One lesson from Hume's passage is that the contrast between reason and emotion is a false dichotomy. Instead, emotion can be guided by reason. Indeed, emotions can be reasons, such as when fear indicates danger, or happiness is evidence of having made a good choice. And strong emotion can be backed by strong reasons, such as when I get very angry that someone raped my friend. Reason does not always require us to remain calm and cold. The rational and emotional aspects of our nature do and should work together as allies in shaping our judgments and decisions. They need not conflict or compete. Hume was analyzing moral and aesthetic judgments, but his point applies as well to personal, political, and religious disputes. They feel their way into their positions instead of reasoning or thinking about facts. Of course, nobody denies or should deny that emotion is crucial to hot issues. Emotion is what makes hot issues hot. Nonetheless, reason and argument also have some role to play. People would not become active and risk alienating others if they did not feel strongly about their personal, political, or religious positions. At the same time, they also might not feel that way if they did not think and reason about the relevant facts in the ways they do. Reason thereby affects actions, because actions are based on motivations and emotions, and those motivations and emotions are shaped by beliefs and reasons. To see this in a personal case, just imagine that an informant tells you that your rival for promotion in your job lied about you to your bosses, and then she got the promotion instead of you. I am going to get back at her! Your emotions are aroused, and they lead you to undermine her career. Your anger leads you to lie about her, but you are caught. Your boss then fires you for undermining her and the group. The fact that your acts were so counterproductive and destructive would lead many to tag your acts as irrational and emotional. Emotions are seen as preventing reasoning that would have stopped you from getting into trouble. You would never act that way toward your rival if you did not have those emotions. Still, you also would never have acted in that way if you had not believed that your rival lied about you and that her lie was why you did not get the promotion.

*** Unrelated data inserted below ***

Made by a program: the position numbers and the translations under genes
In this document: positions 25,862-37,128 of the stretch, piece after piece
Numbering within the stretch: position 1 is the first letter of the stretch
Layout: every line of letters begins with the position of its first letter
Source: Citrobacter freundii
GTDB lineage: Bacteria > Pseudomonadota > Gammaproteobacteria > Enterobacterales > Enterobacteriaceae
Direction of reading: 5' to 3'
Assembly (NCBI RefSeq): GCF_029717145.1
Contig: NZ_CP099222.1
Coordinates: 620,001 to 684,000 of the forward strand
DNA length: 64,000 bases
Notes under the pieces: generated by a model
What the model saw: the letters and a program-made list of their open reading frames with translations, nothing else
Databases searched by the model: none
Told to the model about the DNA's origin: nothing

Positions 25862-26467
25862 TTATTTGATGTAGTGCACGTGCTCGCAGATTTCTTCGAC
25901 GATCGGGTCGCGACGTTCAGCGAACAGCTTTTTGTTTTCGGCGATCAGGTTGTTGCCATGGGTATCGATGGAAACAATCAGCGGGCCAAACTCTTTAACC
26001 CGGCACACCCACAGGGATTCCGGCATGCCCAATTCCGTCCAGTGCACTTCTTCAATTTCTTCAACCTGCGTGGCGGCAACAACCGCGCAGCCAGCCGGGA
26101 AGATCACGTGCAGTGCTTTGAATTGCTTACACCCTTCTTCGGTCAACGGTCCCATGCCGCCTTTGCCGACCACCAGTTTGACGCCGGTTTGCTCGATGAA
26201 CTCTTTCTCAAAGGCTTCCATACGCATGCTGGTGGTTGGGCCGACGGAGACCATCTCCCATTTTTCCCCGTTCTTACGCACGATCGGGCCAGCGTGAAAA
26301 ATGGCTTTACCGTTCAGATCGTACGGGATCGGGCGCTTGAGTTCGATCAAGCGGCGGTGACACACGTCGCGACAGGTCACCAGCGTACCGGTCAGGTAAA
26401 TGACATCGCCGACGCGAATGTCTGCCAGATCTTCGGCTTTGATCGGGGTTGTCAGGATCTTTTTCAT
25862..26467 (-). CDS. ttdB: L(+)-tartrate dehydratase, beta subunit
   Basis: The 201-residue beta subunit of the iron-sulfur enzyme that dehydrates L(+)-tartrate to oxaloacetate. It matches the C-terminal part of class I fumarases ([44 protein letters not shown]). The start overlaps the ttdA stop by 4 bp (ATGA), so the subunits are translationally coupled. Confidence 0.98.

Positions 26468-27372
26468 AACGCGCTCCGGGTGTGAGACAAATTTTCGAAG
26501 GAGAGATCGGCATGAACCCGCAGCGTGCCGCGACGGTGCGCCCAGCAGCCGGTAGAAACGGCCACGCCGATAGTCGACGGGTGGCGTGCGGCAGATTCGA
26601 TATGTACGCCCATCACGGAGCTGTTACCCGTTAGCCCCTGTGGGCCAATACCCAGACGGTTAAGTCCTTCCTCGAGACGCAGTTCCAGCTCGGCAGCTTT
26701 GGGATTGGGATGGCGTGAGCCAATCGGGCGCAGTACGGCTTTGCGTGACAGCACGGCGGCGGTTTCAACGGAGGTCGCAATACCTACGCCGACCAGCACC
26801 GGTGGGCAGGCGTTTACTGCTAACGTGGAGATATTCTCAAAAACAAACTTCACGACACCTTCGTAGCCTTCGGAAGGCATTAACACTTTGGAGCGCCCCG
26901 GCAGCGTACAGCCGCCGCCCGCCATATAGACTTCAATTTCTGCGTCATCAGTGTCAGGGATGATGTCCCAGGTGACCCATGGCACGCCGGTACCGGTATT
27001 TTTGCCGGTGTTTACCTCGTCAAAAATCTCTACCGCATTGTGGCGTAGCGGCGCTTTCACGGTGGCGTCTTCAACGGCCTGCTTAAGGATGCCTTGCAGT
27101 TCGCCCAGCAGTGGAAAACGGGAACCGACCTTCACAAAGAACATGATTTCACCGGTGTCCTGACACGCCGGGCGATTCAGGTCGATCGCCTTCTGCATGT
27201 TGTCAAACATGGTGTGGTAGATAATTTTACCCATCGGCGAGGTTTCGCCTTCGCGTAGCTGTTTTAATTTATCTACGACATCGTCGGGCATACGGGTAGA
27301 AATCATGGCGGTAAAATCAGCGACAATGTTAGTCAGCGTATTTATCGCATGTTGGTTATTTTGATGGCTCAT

You trust your informant, so you reasoned from his report to reach the conclusion that your rival lied about you. Then you assumed that her lie was the best explanation for your failure to get promoted. This reasoning was what led you to feel strong negative emotions toward your rival. If you had not trusted your informant, or if you had not believed that your rival's lie made any difference to your promotion, you would not have been nearly so angry and vengeful. Then you would have kept your job. In this way, reason and emotion together shape behavior. Emotions sometimes arise from aspects of the situation that have little or nothing to do with the relevant facts. However, we usually get mad at people because we believe that they did something wrong. Our anger might then lead us to act in irrational ways, but it arises originally from a belief about the other person, and that belief can be the conclusion of reasoning. If the reasoning is faulty, then the emotion is unjustified and can lead us astray. Even if the reasoning is good, the emotion can become so strong that it prevents reasoning later on. Either way, we need to take account of both reasoning and emotion in order to understand the action.